I am curious now. What does it all mean? Were they out scouting for a new location? Will they stay for the season or attempt to swarm again? Our summer season is very short so wouldn't my bees have to stay put since they start prepping for winter in less than 2 months? We were told in beek class that if our bees (in MInnesota) don't swarm by July 6 then we are safe but this hasn't been a normal summer so far so I'm thinking that rule of thought no longer applies. All I know for sure is this experience has been interesting.

Saturday, July 2, 2011

MY BEES SWARMED!



I can't say that I am disappointed. We were fortunate to see it happen and it was very cool to see.

My hubby looked out the back window this morning around 11 a.m. and asked "is that normal" as he watched a massive cloud of bees flying above the hive. At first glance I thought it was normal. Last year on a hot summer day the bees would come out in what looked like a swarm but they were all just rushing out in the morning sun to get to work. This, of course, was different. The bees weren't directly above the hive, they were off to the side headed upward towards a large tree branch. When I took note of the number of bees and how closely they were flying to the trees I knew it was a swarm. I had to get outside with my video camera and document it.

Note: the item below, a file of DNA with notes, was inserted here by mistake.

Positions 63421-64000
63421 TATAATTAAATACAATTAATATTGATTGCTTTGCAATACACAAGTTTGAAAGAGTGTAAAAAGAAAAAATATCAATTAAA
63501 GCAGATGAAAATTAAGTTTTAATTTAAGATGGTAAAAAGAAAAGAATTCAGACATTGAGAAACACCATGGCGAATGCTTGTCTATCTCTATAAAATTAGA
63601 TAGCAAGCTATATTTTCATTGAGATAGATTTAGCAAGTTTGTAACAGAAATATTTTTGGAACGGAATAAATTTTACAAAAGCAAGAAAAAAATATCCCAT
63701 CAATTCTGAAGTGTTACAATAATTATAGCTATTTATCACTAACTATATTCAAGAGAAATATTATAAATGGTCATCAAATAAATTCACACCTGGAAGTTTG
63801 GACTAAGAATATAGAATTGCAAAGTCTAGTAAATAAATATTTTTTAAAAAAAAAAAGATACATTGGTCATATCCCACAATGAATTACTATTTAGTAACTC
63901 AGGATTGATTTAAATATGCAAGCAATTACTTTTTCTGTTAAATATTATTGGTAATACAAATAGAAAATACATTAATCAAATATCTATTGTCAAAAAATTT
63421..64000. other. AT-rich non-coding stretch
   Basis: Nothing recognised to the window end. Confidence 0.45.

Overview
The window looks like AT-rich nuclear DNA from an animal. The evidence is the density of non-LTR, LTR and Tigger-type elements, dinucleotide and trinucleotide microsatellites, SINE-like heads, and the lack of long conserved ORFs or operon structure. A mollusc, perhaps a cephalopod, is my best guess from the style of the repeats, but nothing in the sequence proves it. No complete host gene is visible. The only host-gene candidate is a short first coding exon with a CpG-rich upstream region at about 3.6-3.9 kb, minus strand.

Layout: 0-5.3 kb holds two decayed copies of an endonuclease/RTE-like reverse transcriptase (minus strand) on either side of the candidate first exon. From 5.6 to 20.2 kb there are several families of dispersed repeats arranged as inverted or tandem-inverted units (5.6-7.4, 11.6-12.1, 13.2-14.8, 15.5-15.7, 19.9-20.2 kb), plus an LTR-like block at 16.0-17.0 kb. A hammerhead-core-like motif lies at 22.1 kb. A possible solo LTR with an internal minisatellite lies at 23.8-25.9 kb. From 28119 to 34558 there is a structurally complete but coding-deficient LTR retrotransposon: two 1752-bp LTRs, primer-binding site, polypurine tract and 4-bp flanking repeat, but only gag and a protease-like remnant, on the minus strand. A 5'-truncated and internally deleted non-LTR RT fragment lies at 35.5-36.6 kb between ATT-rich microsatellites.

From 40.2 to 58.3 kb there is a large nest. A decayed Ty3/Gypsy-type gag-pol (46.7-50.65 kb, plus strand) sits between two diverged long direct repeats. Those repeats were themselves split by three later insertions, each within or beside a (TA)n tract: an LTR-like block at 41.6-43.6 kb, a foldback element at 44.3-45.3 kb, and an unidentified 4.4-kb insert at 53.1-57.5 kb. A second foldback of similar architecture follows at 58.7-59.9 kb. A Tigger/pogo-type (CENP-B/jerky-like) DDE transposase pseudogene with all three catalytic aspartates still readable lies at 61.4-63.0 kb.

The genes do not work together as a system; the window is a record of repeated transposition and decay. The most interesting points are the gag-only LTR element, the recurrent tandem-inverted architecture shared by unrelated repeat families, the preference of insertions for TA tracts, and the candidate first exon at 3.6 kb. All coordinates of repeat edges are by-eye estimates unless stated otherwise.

I am so grateful that my swarm is about 30 feet in the air and not attached to the neighbors house (still crossing my fingers that they don't move that way). The neighbors dog was barking like crazy but it appears no one besides us noticed what all the hoopla was about.

I've called a local "experienced" beekeeper to come and take a look at the swarm. Maybe he can reach it and take it home. He, the expert, said something to me that rings very true. He said "a swarm is a blessing and a curse. On one hand you have helped a species continue on and on the other hand you lose the opportunity to extract honey." I'm ok with the no extracting honey part. I think it is more important that the bees survive. If what is left behind creates enough honey to be extracted, that will be a pleasant surprise, if they don't, well that is ok too. I just hope wherever the swarm settles that they flourish.